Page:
Now, this is more like it. After having flirted with impressive iSUPs (inflatable boards) such as the Tower Xplorer, I am back to my old love: hardwood boards. My feet have been itching to get on top of a traditional SUP again and the Mistral Ventura 12”6’ turned out to be a perfect choice.
Boards With Style And Performance
Mistral has been releasing an impressive range of SUPs and iSUPs (like the Kailua I reviewed recently). With an equal emphasis on style and performance, their boards have been creating a mark both outside the water and on it. The Ventura slots into this category.
Mistral has released two variations of the same board. One is the 12’6” option, and the other is the 14’ option. This review focuses on the former.
The Real Review
The Ventura has been built for a singular purpose – speed. Everything about the board screams fast, faster. Take the body design, for instance. The SUP tapers sharply towards the front. You could probably pierce something with the board’s nose, it is that sharp. And not without reason. The designers have crafted a shape that will not simply course through water, but cut through it with minimum fuss. When translated to performance, you create less resistance, less drag, and more power when you paddle.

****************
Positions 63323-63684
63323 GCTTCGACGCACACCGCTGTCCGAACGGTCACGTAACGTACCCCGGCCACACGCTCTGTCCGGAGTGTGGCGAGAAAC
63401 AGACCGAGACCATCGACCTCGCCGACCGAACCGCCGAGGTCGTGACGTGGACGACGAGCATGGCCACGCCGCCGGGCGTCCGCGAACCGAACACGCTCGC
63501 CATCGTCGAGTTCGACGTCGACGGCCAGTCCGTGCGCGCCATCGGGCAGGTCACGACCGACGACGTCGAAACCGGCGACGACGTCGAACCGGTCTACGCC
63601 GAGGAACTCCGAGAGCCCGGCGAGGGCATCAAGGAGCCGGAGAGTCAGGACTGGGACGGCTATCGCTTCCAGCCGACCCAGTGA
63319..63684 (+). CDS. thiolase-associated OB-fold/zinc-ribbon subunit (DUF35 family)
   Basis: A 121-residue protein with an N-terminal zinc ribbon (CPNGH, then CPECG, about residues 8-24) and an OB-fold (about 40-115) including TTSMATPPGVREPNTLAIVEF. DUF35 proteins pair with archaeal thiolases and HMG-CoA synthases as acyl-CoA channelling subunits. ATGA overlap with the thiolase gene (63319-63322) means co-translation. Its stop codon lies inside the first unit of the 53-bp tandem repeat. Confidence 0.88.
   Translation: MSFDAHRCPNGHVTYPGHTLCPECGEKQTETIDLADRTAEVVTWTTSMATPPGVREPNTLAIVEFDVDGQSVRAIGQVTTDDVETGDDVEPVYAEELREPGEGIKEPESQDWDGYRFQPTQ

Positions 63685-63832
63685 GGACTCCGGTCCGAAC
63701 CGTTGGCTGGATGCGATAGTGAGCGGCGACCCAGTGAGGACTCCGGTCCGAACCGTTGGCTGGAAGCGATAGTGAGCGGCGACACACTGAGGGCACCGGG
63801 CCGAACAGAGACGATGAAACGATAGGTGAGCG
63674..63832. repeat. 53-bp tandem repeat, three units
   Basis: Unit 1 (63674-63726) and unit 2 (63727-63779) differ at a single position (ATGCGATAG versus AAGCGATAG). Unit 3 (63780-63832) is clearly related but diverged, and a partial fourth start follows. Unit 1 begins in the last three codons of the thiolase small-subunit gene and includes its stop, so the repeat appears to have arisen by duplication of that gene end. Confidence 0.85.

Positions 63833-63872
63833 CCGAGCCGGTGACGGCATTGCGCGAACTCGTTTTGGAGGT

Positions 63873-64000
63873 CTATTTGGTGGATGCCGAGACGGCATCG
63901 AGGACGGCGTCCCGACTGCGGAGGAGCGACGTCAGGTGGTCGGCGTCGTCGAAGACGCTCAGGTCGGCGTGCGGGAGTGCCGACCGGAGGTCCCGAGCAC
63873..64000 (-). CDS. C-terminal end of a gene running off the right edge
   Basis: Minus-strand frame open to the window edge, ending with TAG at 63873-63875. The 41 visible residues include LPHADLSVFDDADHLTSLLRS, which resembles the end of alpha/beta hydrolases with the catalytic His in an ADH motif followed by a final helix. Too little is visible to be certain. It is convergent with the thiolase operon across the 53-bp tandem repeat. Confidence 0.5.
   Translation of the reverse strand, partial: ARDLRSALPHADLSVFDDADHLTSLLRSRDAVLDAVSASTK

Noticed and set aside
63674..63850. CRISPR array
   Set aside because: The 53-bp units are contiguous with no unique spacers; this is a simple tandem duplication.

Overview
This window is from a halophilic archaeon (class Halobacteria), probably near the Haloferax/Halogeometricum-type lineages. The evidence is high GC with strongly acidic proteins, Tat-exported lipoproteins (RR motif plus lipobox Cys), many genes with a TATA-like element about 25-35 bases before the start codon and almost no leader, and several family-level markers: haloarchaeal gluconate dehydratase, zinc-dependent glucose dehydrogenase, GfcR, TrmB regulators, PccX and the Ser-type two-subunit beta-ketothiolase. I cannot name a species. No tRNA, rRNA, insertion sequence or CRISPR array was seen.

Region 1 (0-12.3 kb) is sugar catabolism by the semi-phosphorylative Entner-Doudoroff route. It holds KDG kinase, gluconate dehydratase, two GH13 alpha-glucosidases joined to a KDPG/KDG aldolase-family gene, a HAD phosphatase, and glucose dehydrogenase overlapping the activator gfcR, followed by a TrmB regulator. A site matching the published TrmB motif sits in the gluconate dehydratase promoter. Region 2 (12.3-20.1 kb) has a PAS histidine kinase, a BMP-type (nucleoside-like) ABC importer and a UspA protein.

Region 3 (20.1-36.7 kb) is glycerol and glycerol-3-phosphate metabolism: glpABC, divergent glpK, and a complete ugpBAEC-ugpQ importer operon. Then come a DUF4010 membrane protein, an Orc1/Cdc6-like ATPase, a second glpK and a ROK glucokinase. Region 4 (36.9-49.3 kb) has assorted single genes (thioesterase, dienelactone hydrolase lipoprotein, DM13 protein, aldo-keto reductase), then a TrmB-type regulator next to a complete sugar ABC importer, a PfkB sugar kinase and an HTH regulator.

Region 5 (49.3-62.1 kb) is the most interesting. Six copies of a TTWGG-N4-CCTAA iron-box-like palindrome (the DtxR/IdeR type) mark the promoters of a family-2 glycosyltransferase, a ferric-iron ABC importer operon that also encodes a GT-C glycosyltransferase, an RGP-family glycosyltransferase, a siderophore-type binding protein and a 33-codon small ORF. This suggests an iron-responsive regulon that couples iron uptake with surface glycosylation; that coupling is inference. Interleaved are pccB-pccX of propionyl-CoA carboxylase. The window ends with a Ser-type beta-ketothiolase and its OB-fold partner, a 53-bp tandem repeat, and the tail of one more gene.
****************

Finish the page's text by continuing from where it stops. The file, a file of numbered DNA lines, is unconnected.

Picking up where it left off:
When speed is the focus, you need a board that is light of weight yet durable. The Ventura has been crafted from premium wood and fiberglass, compressed together in multiple layers to give the board a strong, tough, yet feather-light core. When you take it out on the water, you will not feel the dimensions of the board, only its smooth glide. The Mistral SUP contends to be one of the lightest boards in its segment.
The relatively narrow width of the board, 27.5 inches, means there is less of the SUP for you to push through the water. This need for speed requires you to have a certain amount of balance on the board. It’s not the first board you want to try out as a newbie.